As the episode progresses, Clark learns that Booster came from the future thanks to a Legionnaire’s ring, which he probably stole.  And then Booster messes up a rescue which accidentally leads to an uncontrollable monster threatening the city. And it’s Clark who must pick up the pieces and make things right.

The episode provides a solid lesson in humility, patience, and character. And Clark gets to explain that suits, costumes, and public relations campaigns don’t make heroes. As he explains, “A hero is made in the moment, by the choices that he makes and the reasons that he makes them.”

“Pain is part of anyone’s journey…you can’t escape it.” -Raya, Season 6, Episode 6 “Fallout”

During the Smallville series, Clark (as well as his cousin and a couple friends) spend some time in the Phantom Zone, a lawless and nightmarish abode where Krypton exiled its criminals. In this episode, one of Clark’s friends, Raya, escapes to Earth and comes to visit him. Unfortunately, she isn’t the only one who came to Earth. An evil spirit escapes the Phantom Zone with her and soon inhabits the body of a street kid and comes looking for revenge.

I won’t elaborate any more or risk giving spoilers, but Raya says something in the course of the episode that rings true for all of us. Pain is indeed part of life’s journey. And, try as we might, we can’t escape it. Not in this life. How we deal with that pain fashions and reveals our character.

“Call me crazy, but I’ve always been a firm believer that beauty-it’s on the inside.” -Lois Lane, Season 4, Episode 3 “Fa├žade”

This episode explores what it means to be cool, attractive, and popular – things teenagers (and many adults) wrestle with a lot. Against his father’s wishes, Clark tries out for the high school football team, while a former acne-ridden teenage girl returns from summer break looking fabulous. Her secret? Plastic surgery with a little Kryptonite mixed in.

As one who struggled with acne as a teen and with self-esteem issues for many of my teen and young adult years, I can relate to this episode. And I agree with the lessons it tries to convey. Resorting to desperate, dangerous, or unhealthy measures may give you a temporary boost in confidence or even enhance (for a season) your appearance, but they risk damaging you and others at a level far deeper and of much greater significance.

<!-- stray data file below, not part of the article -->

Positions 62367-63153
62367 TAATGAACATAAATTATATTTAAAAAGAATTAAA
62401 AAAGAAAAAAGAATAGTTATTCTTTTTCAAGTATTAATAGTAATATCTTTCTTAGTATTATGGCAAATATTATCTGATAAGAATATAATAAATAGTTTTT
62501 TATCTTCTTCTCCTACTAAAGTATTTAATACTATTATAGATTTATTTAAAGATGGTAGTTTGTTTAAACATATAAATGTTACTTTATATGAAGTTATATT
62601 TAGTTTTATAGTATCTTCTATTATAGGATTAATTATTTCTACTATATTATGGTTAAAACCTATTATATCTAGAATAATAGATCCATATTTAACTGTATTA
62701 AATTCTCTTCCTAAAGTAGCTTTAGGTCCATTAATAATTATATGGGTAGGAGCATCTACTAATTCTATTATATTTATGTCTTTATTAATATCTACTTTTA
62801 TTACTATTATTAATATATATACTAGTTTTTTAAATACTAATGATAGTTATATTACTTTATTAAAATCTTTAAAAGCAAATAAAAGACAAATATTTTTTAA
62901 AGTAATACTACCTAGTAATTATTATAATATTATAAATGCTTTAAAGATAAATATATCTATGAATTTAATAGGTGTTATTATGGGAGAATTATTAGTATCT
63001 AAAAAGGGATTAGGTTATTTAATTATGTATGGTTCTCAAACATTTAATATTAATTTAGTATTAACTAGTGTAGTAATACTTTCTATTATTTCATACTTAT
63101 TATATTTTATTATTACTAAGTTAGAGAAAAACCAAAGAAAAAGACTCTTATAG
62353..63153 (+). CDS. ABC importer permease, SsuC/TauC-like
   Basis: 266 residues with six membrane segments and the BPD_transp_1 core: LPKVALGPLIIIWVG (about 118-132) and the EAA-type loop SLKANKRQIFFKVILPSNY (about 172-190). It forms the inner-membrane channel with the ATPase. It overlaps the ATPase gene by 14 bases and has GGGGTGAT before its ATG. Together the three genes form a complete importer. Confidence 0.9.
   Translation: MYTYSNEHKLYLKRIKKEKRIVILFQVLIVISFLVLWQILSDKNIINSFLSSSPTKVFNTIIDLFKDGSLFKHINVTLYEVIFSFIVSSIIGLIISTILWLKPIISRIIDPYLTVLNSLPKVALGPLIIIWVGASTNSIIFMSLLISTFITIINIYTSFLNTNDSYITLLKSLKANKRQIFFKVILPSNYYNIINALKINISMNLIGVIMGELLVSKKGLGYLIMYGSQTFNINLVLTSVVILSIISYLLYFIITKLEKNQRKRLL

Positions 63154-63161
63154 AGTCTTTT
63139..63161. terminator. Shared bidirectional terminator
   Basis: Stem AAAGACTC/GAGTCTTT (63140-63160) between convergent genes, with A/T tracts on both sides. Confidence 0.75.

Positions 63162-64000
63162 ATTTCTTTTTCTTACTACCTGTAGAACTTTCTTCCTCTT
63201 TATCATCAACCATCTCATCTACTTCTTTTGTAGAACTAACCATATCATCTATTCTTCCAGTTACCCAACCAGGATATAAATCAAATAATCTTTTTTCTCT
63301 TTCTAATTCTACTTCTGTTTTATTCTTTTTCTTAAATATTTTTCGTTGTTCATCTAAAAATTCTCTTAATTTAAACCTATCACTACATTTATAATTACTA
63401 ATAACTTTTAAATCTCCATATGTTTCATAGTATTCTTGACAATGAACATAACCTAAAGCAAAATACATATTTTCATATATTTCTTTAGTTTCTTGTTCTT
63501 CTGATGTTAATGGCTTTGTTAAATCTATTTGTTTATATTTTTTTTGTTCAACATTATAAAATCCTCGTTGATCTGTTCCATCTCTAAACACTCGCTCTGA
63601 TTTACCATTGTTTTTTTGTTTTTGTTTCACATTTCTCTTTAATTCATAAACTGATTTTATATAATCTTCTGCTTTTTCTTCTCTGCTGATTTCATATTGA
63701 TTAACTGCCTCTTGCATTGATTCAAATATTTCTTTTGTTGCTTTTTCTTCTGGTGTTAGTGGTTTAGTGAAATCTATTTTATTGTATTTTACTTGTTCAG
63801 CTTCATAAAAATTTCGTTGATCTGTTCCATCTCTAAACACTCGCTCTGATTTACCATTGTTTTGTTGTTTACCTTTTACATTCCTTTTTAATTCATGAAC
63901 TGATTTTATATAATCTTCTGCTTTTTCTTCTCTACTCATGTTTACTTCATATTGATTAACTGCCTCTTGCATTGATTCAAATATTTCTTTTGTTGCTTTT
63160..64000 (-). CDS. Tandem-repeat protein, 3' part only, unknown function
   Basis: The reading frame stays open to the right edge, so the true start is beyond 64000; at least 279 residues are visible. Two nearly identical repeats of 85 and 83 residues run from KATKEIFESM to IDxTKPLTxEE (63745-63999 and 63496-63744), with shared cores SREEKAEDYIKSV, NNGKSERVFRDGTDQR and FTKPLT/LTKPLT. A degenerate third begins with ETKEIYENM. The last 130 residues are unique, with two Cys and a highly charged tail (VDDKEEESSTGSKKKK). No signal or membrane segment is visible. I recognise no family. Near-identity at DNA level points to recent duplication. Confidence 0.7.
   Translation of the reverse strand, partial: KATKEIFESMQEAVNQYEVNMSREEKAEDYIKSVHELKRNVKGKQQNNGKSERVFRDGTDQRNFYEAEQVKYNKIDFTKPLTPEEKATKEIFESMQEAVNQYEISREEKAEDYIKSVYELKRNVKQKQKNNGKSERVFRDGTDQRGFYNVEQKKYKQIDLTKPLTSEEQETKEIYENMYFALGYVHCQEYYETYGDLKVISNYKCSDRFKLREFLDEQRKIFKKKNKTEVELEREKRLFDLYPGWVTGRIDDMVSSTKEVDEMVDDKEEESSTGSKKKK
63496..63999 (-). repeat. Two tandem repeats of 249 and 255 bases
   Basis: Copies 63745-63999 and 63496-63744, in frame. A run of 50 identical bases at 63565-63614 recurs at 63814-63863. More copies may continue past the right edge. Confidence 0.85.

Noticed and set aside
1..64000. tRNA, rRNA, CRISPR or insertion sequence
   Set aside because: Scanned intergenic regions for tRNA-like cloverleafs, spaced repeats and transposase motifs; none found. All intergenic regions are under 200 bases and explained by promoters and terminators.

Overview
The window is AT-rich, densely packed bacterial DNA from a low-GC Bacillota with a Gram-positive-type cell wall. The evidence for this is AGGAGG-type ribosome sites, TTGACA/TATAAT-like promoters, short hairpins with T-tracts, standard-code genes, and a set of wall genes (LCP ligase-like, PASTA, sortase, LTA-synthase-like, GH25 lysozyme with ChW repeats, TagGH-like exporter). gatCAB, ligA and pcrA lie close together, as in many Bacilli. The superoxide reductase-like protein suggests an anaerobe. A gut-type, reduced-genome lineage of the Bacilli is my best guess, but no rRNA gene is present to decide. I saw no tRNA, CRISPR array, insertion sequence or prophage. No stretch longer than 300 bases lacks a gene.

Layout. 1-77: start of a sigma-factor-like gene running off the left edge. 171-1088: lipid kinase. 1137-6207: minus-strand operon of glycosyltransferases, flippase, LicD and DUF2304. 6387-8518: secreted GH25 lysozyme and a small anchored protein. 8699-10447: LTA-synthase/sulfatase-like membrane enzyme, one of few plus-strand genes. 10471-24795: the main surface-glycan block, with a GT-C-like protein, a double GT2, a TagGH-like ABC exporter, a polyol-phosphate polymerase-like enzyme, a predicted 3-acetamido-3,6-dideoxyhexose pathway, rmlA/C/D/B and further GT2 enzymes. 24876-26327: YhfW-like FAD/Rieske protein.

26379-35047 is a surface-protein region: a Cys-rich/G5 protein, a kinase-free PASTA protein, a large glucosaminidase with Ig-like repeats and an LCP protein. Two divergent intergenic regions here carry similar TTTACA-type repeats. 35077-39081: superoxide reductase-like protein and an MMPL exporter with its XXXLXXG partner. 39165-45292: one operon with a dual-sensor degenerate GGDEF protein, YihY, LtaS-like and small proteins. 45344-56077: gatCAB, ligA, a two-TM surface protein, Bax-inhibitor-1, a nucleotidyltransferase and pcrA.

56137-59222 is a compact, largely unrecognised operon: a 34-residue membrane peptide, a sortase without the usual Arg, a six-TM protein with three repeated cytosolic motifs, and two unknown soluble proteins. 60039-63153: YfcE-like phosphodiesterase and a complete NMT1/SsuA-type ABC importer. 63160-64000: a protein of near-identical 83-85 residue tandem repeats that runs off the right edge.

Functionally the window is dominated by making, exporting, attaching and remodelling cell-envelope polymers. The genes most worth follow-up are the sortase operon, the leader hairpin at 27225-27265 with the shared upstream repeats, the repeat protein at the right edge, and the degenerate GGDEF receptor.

When it comes to looks, talent, and abilities, people come in all shapes and sizes. But everyone, regardless of appearance or personality, can be something special and make a unique, positive, and meaningful difference in the lives of those around them. To do this, we must pay more attention to what’s on the inside than what’s on the outside.

“Three things cannot be long hidden: the sun, the moon and the truth.” -Zod, Season 9, Episode 3 “Rabid”

Sometimes, the bad guys have the best lines. And sometimes, at least when it comes to specific things said, the bad guys are correct. This is one of those times. Zod reminds us that the truth will eventually come to light.

The episode features zombies. That’s right, zombies. Someone in the Smallville writing room must’ve said: “Hey, we need zombies. What could be cooler than Superman vs. zombies?” That’s probably how we got “Rabid” as a Smallville episode.

A virus is unleashed on Metropolis turning its residents, including our beloved Lois Lane, into an out-of-control, rabid zombie. It’s up to Clark to (once again) save the day. Which, of course, he does. Sorry for the spoiler, but back to the lesson…

The truth is something that people will often try to hide from, deny, avoid, or redefine. We see this in the news all the time. We see it in the entertainment world. We see it on social media. We see it in our families. We see it in ourselves. We often don’t like the truth. We often, to steal Jack Nicholson’s line from A Few Good Men, “can’t handle the truth.” But…the truth is always there. It’s objective. It’s persistent. And it must eventually be confronted.

Smallville is a great show. I wish they’d do a sequel show called Metropolis with Tom Welling playing as our hero Superman, but this is unlikely given the CW’s current-running Supergirl (which features a different actor for Superman) and the movie franchise which started with Man of Steel and continued with Batman vs. Superman and Justice League. Still, whenever I get a little nostalgic for Welling’s Clark Kent, I can always fire up an old episode of Smallville and enjoy it. And, with some episodes, I can also learn some important life lessons.

Wednesday, July 4, 2018

Freedom is Not a Fantasy